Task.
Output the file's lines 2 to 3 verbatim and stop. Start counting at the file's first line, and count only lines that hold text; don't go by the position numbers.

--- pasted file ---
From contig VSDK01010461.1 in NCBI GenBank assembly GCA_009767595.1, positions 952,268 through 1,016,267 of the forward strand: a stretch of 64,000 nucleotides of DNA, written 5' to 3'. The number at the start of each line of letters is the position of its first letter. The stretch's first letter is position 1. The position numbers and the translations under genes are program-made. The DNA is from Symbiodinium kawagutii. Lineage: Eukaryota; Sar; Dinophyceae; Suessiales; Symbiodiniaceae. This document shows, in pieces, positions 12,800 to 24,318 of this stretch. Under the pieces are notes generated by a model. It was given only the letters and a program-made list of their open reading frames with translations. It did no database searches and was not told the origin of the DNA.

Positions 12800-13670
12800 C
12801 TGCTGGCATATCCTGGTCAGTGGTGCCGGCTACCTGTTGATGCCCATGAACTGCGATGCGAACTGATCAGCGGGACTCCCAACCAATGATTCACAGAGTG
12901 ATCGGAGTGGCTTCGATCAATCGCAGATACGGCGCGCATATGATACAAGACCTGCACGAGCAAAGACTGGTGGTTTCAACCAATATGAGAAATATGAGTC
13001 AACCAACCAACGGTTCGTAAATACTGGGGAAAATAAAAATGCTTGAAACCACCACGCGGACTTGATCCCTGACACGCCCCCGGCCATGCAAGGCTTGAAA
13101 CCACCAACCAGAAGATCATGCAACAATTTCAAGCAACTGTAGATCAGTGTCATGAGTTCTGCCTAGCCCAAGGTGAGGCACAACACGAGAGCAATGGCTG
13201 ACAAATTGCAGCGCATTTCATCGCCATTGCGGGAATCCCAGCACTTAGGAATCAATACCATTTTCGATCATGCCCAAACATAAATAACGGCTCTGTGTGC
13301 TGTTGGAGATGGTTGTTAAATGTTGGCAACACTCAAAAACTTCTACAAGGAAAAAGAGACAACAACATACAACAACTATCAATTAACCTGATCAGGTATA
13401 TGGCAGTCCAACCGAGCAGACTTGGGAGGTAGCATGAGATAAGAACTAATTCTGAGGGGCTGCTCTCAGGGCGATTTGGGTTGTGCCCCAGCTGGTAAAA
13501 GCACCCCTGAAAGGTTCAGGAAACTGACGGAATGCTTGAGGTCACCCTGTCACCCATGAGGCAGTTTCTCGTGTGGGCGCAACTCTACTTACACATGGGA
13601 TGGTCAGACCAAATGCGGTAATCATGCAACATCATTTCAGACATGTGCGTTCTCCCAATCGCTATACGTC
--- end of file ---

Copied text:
Positions 12800-13670
12800 C